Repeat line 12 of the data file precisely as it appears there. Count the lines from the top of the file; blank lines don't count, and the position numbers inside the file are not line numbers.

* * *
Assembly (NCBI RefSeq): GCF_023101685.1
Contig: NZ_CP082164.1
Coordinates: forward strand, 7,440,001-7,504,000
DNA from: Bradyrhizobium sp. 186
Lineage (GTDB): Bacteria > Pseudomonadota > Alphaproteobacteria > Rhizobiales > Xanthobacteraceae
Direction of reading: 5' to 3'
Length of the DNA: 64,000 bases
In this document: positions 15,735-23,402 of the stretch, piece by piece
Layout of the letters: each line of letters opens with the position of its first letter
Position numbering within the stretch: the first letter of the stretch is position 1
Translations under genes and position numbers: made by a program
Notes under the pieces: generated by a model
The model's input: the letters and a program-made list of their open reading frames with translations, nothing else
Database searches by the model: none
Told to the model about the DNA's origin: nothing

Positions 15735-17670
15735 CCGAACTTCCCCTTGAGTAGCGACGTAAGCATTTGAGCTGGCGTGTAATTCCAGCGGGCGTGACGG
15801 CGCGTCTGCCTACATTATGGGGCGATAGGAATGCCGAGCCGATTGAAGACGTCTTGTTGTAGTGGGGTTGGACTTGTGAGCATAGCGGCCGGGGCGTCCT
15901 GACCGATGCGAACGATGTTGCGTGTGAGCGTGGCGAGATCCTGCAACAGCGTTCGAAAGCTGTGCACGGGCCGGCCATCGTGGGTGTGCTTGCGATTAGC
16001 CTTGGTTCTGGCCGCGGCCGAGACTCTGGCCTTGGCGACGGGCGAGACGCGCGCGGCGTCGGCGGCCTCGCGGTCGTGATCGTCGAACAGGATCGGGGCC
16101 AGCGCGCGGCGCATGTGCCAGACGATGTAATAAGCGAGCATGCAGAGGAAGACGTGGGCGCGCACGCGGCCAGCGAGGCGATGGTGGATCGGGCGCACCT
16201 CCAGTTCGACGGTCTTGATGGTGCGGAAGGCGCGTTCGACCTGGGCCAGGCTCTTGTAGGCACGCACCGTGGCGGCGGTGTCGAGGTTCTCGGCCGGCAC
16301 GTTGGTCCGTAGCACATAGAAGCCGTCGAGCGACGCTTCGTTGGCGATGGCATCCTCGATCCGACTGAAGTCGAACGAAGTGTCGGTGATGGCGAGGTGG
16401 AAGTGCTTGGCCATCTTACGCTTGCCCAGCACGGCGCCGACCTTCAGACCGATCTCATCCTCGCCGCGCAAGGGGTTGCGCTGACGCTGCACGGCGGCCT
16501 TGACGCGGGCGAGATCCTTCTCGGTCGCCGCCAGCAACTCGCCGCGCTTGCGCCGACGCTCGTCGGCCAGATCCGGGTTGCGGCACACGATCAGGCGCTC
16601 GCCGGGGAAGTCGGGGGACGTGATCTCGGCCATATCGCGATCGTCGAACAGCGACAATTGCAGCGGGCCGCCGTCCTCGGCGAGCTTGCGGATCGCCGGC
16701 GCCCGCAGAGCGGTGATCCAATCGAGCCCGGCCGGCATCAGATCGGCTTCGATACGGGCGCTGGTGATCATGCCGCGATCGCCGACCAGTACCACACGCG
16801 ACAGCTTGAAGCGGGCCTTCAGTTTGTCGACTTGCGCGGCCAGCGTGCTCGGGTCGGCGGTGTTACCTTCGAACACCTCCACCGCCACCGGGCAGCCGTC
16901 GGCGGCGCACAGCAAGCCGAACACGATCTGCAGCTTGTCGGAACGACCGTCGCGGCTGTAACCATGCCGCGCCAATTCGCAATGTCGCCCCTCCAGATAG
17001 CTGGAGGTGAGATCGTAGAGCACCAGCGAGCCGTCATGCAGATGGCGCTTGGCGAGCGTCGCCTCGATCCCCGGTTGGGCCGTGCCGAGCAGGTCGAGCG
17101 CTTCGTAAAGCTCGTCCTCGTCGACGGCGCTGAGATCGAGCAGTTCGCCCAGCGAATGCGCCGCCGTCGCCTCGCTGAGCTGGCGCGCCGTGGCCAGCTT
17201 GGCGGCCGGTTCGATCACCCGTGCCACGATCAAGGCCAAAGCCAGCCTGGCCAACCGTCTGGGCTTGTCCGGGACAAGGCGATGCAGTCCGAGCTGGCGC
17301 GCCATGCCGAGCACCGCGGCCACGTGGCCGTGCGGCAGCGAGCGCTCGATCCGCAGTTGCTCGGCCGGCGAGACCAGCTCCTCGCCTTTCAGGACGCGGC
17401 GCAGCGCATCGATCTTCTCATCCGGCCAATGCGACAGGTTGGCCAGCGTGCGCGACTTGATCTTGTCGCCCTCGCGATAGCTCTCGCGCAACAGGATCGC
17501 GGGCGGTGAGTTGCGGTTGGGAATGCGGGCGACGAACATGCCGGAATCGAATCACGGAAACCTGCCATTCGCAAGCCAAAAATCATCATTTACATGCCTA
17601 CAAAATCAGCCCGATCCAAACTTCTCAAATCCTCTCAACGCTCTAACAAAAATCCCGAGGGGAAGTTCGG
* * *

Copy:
Notes under the pieces: generated by a model